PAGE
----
Parallel lines within the body of the figure are likely to denote power. and personal and social struggles. ideals. Simple wall stones cleverly state their cold solidity while also fading from our attention as the scene roars by. or of the water Chipped image This is a sacred creature of the sky chipped onto rock at Dinwoody Lake. Graphite marks Here Achilles chases Hector around the walls of Troy before killing him. meaning "place of power. Achilles Chases Hector 1996 22 x 30 in (560 x 760 mm) PAUL THOMAS SHOSHONE PETROGLYPH The Shoshone people of Wyoming name petroglyph sites Poha Kahni.241 MARKS OF INFLUENCE PAUL T H O M A S British contemporary artist whose epic graphic work questions and reflects upon issues of European identity. A vivid spectrum of energized graphite marks and a masterly composition give this drawing vitality and speed. of the earth. perhaps a stone. by a supplicant in a trance of meditation. Petroglyph Figure in the Wind River Range UNDATED ARTIST UNKNOWN . Wyoming. Thomas conducts his explorations in the mine of Greek and Roman mythology. It was made with a sharp implement. Wind River Reservation. values." Each sacred image drawn into rock belongs to one of three realms in the Shoshone world: the realm of the sky. White marks like flashes of light are cut though graphite with an eraser to reveal the paper beneath.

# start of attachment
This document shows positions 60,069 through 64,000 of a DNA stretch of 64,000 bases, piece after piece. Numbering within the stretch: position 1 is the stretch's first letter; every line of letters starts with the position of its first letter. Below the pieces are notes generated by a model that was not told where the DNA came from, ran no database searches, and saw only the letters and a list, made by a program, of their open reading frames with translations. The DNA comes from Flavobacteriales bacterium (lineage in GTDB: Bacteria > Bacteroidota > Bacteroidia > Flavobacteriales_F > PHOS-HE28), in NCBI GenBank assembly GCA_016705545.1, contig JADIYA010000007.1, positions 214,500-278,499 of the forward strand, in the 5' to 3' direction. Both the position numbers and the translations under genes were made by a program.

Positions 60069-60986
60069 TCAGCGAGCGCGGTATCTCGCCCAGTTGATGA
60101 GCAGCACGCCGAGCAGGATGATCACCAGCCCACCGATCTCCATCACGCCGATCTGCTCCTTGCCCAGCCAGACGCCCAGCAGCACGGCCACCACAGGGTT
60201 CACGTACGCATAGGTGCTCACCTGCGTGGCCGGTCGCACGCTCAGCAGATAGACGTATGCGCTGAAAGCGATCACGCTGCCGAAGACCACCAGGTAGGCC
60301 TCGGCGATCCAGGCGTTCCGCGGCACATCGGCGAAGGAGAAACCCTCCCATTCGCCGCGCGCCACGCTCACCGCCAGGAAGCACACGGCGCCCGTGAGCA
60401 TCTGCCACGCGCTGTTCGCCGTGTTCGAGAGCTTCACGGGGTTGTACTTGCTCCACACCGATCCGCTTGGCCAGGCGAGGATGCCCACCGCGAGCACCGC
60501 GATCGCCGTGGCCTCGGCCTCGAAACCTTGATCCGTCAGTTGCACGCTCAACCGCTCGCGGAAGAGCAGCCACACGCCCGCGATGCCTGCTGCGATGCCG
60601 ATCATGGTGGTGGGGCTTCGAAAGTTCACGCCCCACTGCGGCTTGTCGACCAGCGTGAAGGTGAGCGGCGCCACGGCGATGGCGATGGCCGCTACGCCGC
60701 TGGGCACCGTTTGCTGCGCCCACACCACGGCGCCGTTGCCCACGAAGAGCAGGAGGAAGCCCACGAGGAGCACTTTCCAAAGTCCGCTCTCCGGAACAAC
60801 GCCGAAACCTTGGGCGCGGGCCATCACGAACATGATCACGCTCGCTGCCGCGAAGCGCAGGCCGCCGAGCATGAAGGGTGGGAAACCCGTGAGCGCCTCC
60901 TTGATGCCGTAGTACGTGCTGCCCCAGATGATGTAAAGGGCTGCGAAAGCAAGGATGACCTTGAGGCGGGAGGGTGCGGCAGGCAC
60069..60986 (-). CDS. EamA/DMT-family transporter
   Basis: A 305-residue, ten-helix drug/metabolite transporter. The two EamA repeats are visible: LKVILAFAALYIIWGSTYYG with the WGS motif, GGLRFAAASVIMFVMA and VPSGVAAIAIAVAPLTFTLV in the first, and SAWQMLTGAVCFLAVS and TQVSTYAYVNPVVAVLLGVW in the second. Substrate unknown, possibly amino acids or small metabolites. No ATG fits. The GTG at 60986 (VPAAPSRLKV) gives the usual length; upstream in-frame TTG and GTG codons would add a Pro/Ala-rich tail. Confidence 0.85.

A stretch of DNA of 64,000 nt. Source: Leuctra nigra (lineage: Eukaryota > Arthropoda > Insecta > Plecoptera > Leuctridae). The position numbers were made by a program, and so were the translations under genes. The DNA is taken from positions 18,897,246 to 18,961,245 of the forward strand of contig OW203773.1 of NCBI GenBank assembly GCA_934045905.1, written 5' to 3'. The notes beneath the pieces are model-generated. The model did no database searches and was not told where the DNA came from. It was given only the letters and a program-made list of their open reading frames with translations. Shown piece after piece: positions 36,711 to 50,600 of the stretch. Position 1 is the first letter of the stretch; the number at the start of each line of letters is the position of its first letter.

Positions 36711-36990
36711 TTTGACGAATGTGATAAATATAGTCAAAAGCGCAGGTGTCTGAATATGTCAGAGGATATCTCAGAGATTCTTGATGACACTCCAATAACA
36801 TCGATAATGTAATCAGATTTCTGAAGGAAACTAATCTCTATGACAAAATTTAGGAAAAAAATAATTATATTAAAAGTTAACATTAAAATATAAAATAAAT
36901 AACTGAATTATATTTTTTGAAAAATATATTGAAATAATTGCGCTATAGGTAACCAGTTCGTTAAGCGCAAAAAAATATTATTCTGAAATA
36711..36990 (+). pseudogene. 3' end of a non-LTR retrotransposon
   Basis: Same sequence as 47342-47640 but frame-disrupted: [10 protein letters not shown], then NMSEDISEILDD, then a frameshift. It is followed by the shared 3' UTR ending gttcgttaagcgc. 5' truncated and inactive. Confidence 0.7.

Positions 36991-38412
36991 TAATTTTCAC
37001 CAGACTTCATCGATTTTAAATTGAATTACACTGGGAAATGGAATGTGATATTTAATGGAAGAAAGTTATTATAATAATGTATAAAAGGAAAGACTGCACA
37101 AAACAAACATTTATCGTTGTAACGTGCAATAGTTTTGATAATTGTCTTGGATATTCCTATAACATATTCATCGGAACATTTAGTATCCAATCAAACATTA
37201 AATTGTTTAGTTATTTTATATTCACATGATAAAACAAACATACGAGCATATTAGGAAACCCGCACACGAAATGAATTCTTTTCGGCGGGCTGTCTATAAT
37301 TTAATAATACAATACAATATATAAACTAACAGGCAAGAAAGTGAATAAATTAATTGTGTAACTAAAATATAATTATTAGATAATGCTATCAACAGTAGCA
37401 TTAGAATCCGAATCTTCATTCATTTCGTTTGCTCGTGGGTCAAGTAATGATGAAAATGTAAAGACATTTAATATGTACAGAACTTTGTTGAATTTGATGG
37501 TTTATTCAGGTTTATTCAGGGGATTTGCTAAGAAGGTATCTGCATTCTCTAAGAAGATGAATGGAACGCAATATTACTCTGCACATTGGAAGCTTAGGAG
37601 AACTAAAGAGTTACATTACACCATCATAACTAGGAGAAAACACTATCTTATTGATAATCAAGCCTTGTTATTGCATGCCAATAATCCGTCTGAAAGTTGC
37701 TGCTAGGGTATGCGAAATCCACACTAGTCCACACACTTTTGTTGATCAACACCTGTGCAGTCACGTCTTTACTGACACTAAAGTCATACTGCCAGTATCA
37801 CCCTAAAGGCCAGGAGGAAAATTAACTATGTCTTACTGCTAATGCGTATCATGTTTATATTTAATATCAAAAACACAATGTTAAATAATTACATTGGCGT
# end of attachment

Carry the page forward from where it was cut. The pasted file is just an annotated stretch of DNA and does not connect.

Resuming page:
The Eye Like a Strange Mounts Balloon 165/8 x131/8in (422 x 332 mm) ODILON REDON 1882 Toward Infinity . crawl. Children are also delighted to invent a monster or ghoul. as he did the grass. below left. GODS AND Erasure In this charcoal drawing. 115. and scuttle over all known reality. Techniques demonstrated on pp. the shock would be extreme. We may feel safe so long as the eye looks heavenward. which sometimes—half-dressed and carrying a familiar trophy— stride. H e was influenced by his friends. Lifting out Fine strings of the hot-air balloon appear dark against the sky and light against the balloon. the writers Joris-Karl Huysmans and Stephane Mallarme. ODILON REDON French painter draftsman. Here we see how he evolved their injuries into new limbs and warped proportions. If it were to turn and stare this way. and writer In contrast t o the light and visual accent of contemporary Impressionism.204-05 will enable you to produce a similar effect of white lines shining out of dark charcoal. T H E EXPLORATION AND DEPICTION Hauntings Grandville has drawn a scurrying zoo of half-known demons and animals that appear to have been stolen from the glass eye of the microscope. Redon lifted them out with some sort of eraser. Compare worked textures throughout the whole of this image to those found throughout Anita Taylor's charcoal drawing on p.242 MONSTERS of the unknown is a classical and constant occupation for the artist. we see parallel slanting pale marks that might have been made with fresh bread—a very effective eraser used before the wide availability of rubber or plastic. Our subconscious can be drawn with pleasure and ease. Redon's eyeball balloon rises up.and 16th-century Holland. lifting its cranial passenger over a seascape of repose. The monsters of Bosch grew from his observations of beggars going about their trade in 15th. to the right of the balloon. Redon explored the darker side of the human imagination through symbols and mysticism. graphic artist. They float toward us like a horrid visitation.